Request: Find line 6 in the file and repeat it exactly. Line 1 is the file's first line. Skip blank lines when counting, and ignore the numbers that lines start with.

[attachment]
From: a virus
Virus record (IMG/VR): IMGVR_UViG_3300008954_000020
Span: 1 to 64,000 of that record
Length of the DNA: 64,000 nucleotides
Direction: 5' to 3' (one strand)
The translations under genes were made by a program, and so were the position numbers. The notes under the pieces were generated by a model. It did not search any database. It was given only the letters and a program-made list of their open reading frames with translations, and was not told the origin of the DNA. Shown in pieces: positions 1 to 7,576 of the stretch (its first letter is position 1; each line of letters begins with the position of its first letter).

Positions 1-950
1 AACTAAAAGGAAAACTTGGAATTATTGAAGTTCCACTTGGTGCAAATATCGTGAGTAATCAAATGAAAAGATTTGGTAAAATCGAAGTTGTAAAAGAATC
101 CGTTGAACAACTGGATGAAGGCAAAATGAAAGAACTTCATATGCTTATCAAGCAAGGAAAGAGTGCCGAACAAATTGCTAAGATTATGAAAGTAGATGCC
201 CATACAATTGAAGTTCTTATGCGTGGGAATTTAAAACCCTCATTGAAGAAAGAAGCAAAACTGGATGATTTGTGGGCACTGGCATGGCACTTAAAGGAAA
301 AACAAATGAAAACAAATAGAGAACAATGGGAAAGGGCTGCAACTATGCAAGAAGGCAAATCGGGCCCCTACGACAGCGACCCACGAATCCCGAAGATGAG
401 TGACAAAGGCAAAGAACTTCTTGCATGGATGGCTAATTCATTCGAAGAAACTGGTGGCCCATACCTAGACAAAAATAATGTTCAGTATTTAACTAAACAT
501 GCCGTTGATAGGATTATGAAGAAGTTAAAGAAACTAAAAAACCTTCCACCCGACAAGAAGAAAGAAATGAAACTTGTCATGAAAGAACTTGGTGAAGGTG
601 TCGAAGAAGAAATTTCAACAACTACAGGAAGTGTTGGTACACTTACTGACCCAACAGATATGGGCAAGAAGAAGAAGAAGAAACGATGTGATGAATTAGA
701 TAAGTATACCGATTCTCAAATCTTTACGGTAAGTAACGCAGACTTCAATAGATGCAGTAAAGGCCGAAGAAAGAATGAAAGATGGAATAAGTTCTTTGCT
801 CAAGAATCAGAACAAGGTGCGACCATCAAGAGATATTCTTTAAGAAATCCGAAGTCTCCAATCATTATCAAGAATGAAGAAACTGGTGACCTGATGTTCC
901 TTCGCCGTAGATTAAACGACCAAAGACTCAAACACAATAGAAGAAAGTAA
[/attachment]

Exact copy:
The translations under genes were made by a program, and so were the position numbers. The notes under the pieces were generated by a model. It did not search any database. It was given only the letters and a program-made list of their open reading frames with translations, and was not told the origin of the DNA. Shown in pieces: positions 1 to 7,576 of the stretch (its first letter is position 1; each line of letters begins with the position of its first letter).